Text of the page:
SINGAPORE's nascent Islamic finance industry is finding it tough going amid volatile financial markets and depressed oil revenues.
So far this year, there has been only one sukuk, or Islamic bond, deal in a fairly brisk fixed-income market which saw 136 bond deals worth S$17.7 billion sold in the first nine months of 2015 - Malaysia's mortgage lender Cagamas Bhd sold a S$163 million sukuk in September. The lack of a natural pool of Islamic funds in secular Singapore is a major barrier to sukuk launches, according to Clifford Lee, DBS Bank head of fixed income.
"And so you try to sell in other markets which need education (leading to) higher costs; if you're a strong issuer, the conventional bond market is more than ready to meet your needs," explained Mr Lee.
Islamic finance bans interest, products with excessive uncertainty, gambling, short sales and the financing of prohibited activities considered harmful to society. The strongest indicator that it's not smooth sailing for Islamic finance players here came in September when DBS Group Holdings said it will be winding down its Islamic banking unit, which it said has been unable to achieve the necessary economies of scale.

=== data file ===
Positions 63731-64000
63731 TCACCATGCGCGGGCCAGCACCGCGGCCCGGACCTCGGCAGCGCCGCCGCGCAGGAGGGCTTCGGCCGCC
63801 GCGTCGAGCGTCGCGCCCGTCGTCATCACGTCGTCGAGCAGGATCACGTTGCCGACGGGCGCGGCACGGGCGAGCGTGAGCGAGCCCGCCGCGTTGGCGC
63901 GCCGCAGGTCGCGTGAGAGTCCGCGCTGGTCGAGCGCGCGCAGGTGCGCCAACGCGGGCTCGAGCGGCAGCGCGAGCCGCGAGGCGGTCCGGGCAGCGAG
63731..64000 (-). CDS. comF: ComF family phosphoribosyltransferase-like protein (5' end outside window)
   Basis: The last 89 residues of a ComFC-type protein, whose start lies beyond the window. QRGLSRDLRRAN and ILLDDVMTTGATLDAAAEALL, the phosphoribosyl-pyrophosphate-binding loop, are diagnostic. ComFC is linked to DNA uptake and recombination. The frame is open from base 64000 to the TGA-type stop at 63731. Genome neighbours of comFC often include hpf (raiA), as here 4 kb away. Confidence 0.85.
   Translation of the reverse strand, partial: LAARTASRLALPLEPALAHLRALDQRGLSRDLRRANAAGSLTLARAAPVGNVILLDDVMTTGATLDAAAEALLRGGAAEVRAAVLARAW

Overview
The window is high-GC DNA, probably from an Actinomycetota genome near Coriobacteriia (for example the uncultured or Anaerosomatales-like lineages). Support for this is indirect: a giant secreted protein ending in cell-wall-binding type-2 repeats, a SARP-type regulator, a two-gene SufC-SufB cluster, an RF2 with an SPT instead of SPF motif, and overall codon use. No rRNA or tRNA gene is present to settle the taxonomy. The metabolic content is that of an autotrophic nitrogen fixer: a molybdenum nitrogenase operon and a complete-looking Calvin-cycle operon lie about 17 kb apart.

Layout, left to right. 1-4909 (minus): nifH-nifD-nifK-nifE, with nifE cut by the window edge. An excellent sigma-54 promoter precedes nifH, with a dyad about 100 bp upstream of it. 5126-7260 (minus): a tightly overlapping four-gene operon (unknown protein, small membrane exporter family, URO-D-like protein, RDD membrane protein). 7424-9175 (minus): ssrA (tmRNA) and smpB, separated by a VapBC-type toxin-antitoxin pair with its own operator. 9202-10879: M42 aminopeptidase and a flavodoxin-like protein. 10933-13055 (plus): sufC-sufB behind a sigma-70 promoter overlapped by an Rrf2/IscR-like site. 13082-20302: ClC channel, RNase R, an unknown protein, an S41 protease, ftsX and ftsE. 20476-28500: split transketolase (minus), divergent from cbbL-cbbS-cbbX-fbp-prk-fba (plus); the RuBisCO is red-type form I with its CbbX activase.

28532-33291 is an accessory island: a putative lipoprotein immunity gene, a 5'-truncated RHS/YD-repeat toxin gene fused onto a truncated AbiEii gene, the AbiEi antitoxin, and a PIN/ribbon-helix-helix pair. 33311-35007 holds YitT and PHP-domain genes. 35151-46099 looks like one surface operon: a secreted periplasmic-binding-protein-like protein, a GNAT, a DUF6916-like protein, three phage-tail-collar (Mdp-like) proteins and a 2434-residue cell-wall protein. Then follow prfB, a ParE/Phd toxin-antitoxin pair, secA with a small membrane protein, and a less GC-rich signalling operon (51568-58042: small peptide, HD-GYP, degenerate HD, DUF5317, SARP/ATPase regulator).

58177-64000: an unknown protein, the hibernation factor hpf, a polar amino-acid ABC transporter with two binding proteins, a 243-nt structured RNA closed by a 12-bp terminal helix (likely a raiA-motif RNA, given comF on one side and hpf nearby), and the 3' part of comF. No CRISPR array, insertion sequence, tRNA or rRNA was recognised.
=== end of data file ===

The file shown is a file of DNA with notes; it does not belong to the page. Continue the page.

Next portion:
DBS Group Holdings is winding down its Islamic banking unit, The Islamic Bank of Asia (IB Asia), which it said has been unable to achieve economies of scale. The process of winding down the unit will likely take two to three years. IB Asia, which had been named "Best Islamic Bank in Singapore" by Islamic Finance News in January this year, offers wealth management services to high net worth customers. It also provides treasury, corporate advisory and capital market services to businesses. The move to wind down IB Asia is subject to obtaining approval from its shareholders and receiving regulatory approvals, DBS said.